2. Serve Images in Modern Formats: Formats like WebP offer superior compression and quality characteristics compared to traditional formats like JPEG and PNG. Convert images to these formats where browser support allows.
  3. Implement Responsive Images: Use the <picture> element or srcset attribute to serve different image sizes based on the client’s screen size and resolution, ensuring that images are not larger than necessary.

Use Content Delivery Networks (CDNs) for Static Assets

CDNs can serve static assets (like CSS, JavaScript, and images) from servers located closer to the user, reducing latency and improving load times.

  • Configure your application to use CDN URLs for static resources. This might involve updating the links in your HTML or Razor views to point to the CDN-hosted versions of your assets.

Implement Lazy Loading

Lazy loading defers the loading of non-critical resources at page load time. Instead, these resources are loaded at the moment they are needed.

  • Use the loading="lazy" Attribute for Images and Iframes:
<img src="image-to-lazy-load.jpg" loading="lazy" alt="Description">
  • For JavaScript, consider dynamic imports with promises or the async attribute for scripts:
import(/* webpackChunkName: "myChunkName" */ './myModule').then((module) => {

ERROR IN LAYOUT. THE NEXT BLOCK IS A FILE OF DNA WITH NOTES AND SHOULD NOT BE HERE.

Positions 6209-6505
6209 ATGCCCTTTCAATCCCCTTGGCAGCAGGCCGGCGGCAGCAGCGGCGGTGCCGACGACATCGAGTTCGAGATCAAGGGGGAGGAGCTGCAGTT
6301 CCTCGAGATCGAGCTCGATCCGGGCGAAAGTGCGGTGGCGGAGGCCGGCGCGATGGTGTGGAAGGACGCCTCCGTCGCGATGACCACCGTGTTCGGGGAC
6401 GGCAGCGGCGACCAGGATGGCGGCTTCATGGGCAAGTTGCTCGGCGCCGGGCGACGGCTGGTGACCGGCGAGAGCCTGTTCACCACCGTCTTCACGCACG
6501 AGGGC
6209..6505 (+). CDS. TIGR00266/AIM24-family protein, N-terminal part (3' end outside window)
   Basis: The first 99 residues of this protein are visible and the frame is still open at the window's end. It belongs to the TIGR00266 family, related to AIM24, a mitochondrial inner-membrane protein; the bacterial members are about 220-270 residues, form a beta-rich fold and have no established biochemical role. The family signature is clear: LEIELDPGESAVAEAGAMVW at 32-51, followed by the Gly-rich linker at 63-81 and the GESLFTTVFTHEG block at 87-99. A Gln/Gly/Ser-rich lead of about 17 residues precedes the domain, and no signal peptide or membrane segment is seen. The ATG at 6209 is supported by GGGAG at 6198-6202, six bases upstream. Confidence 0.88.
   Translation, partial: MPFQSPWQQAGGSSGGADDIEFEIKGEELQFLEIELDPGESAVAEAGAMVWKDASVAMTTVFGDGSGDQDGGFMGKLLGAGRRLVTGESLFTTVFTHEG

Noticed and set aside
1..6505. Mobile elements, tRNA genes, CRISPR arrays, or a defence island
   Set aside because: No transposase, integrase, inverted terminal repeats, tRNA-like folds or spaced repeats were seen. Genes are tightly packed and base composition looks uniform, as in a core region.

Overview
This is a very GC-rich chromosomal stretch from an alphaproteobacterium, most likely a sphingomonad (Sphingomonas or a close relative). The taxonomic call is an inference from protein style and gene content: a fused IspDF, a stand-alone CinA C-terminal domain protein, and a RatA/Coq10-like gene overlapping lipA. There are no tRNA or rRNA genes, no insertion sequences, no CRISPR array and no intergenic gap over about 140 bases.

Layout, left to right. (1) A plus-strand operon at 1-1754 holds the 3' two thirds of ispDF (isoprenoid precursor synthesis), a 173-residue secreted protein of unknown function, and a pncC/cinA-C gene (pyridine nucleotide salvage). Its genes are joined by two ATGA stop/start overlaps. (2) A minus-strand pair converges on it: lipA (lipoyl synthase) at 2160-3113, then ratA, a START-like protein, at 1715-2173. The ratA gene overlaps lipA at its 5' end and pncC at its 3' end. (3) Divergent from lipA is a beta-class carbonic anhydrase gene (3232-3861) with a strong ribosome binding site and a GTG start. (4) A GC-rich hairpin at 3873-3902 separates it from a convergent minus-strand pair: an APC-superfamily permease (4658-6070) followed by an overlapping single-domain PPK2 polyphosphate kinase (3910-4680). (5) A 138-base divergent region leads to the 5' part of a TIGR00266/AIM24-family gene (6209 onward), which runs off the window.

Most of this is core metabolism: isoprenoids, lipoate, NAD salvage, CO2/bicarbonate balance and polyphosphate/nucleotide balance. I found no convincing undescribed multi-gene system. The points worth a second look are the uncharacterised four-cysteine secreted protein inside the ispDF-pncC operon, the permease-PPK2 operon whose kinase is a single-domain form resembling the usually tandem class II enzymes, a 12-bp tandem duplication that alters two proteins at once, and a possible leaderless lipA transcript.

// Use module which is loaded dynamically

improve performance of ASP.NET Core Web Applications With Regular Updates and Refactoring

Updating your ASP.NET Core web applications and dependencies is a vital exercise for performance, safety measures, and compatibility. Regular updates can add optimizations, patches for vulnerabilities and new features that can improve your application. In addition to changes, refactoring your codebase is vital for maintainability, efficiency, and code readability. How do you manage updates and refactor your code for performance?

Keeping Applications and Dependencies Up-to-Date

Update ASP.NET Core and Its Dependencies

  1. Use Visual Studio or the .NET CLI to Check for Updates: Visual Studio users can use the NuGet Package Manager to check for available updates for all packages. .NET CLI users can use commands like dotnet list package --outdated to find and dotnet add package <PACKAGE_NAME> --version <VERSION> to update.
  2. Read Release Notes: Before updating, review the release notes for each package. They can provide valuable insights into the changes, including performance improvements, breaking changes, or new features that could impact your application.